Motivated by the needs of the numerical relativity research community and stemming from earlier efforts at the National Center for Supercomputer Applications in the U.S., the design and development of the Cactus framework [1, 2] began at the Albert Einstein Institute, a Max Planck Institute for Gravitational Physics in 1996. The component-based architecture of Cactus was inspired by experiences of physicists and computer scientists who had previously worked together in the USA Binary Black Hole Alliance Grand Challenge. This NSF-funded collaboration (1993–1999) involved over eleven groups, working with a variety of independent code bases on a set of different projects with the aim of modeling the inspiral collision of two black holes using then-state-of-the-art supercomputers1. Even within a single group, multiple codes were used, often with multiple versions of each code. Contrary to the spirit of collaboration, advances in research methods or computing technologies were re-implemented, debugged, and verified in each code, thus duplicating effort, hampering communication, and slowing scientific progress.
The vision of the Cactus team was to provide an organic, community-oriented framework that would allow researchers to easily work together with reusable and extensible software elements.
From the beginning, the Cactus framework followed a modular design. It features a comparably small core (named the “flesh”) which provides the compile-time and run-time interfaces between modules. The Cactus modules (called “thorns”) use these APIs to specify intermodule dependencies and connections, e.g. whether to share or extend configuration information, to use common variables or run-time parameters. Modules compiled into an executable can remain dormant at run-time. Based on user-specified parameters and simulation data itself, the flesh decides when and in which order to call functions in different modules, assembling them into a coherent simulation.
This usage of modules and a common interface between them enables researchers to 1) easily use modules written by others without the need to understand all details of their implementation; 2) write their own modules without the need to change the source code of other parts of a simulation in the (supported) programming language of their choice; and 3) easily communicate the scientifically relevant ideas behind the module without involving the infrastructural details. The number of active modules within a typical Cactus simulation ranges from tens to hundreds and often has an extensive set of inter-module dependencies.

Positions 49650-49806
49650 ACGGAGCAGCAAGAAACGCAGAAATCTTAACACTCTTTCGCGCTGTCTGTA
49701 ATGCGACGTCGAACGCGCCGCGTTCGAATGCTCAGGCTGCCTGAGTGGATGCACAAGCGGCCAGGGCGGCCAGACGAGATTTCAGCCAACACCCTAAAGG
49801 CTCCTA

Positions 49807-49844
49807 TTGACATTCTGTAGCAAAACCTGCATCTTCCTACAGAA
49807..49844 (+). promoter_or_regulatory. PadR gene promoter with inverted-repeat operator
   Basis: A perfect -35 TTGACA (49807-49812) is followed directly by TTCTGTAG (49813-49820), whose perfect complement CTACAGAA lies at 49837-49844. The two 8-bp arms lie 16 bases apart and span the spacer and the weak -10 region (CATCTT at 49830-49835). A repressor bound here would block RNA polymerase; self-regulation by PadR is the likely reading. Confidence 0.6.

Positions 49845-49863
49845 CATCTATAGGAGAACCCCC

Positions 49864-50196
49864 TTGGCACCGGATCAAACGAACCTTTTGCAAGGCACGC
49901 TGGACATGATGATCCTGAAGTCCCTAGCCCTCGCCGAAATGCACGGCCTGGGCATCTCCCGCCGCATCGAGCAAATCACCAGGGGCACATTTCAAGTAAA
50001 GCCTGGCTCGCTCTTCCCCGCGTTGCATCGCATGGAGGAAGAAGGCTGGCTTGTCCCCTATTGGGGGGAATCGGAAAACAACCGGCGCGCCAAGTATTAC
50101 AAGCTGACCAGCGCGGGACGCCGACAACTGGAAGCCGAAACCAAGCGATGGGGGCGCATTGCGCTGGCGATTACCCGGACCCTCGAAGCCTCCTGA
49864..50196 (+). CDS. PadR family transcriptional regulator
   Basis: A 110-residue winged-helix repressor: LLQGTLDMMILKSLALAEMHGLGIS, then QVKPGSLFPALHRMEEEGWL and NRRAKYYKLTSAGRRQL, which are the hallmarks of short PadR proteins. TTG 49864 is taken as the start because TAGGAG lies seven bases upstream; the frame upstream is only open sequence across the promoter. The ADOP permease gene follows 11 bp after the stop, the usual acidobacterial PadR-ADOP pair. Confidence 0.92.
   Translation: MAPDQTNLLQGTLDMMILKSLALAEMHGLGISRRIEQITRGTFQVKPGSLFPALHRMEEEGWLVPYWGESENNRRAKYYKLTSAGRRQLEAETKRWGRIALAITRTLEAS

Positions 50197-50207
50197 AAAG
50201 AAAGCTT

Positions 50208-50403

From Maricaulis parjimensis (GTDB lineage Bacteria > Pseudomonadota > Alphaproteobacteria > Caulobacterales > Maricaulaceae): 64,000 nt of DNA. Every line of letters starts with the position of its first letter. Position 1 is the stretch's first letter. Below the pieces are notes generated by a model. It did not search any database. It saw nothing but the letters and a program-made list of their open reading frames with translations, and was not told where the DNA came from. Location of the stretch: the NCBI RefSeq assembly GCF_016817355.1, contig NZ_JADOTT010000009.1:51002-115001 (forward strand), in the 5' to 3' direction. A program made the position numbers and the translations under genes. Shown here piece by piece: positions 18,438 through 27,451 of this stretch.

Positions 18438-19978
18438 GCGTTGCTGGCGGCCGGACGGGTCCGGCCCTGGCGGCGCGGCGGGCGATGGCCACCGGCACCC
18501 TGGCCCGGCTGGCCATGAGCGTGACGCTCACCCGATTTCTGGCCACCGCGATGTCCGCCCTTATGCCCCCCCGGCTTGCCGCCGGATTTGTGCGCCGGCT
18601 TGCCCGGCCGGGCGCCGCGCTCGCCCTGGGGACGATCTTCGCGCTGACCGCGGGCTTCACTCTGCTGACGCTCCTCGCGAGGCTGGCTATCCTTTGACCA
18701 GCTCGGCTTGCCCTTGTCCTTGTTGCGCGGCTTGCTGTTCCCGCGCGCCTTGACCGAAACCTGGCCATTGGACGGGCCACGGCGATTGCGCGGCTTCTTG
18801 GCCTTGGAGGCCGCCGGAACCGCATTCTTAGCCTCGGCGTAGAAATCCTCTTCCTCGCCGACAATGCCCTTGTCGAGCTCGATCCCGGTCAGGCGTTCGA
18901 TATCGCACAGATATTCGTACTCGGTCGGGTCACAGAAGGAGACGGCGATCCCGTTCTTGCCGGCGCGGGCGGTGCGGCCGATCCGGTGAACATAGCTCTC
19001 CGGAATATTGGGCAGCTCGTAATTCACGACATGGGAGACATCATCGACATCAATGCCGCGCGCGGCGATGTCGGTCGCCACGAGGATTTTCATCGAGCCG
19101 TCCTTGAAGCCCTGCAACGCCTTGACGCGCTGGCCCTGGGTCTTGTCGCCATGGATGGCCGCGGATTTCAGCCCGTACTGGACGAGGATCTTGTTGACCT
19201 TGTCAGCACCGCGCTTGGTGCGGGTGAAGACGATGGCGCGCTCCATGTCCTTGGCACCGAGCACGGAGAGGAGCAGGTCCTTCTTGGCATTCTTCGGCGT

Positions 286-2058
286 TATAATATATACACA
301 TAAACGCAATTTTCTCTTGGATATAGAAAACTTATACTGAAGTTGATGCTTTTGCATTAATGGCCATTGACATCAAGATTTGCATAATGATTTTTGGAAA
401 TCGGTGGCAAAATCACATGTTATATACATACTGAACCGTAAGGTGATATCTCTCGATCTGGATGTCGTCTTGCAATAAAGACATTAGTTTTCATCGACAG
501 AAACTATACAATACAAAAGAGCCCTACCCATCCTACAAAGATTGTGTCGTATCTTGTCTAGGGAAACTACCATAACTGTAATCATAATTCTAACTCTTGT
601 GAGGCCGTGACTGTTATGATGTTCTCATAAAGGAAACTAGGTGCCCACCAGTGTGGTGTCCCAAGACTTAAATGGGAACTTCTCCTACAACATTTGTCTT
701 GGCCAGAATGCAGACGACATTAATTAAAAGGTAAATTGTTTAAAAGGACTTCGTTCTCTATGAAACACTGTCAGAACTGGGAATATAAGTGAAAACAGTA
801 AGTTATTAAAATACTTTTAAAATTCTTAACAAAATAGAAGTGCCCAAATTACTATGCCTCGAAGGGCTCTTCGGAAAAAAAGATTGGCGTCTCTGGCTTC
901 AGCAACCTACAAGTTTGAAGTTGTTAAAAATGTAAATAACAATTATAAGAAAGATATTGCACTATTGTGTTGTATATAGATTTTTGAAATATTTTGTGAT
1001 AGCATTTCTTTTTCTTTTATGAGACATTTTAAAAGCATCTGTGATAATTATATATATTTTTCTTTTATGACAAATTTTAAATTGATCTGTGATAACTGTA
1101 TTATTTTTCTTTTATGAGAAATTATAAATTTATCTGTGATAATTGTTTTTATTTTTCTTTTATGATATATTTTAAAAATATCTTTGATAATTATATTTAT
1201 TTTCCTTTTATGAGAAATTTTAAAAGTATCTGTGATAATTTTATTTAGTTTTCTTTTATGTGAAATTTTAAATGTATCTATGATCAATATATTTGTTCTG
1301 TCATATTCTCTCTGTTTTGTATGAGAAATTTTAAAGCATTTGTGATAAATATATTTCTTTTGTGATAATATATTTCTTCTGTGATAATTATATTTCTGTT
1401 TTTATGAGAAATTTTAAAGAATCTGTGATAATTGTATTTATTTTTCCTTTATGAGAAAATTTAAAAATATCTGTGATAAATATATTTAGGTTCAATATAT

2. An evolving framework community
The accelerating growth and diversity of the Cactus community reinforced the modular development of both the physics-based and computational infrastructure. Examples of modules include the evolution equations for General Relativity, radiation or reflective boundary conditions, MPI parallelization, parameter parsing, and output routines. The value of this modularization is hard to overstate.
This design was of tremendous help to the motivating science problem, namely numerical relativity. It also became clear that with such a design, the modules could easily be purposed for other science problems. PDE problems are especially well-suited for use with the Cactus framework, however, since Cactus was initially written for numerical relativity, which solves a set of complex, partial differential equations (PDEs).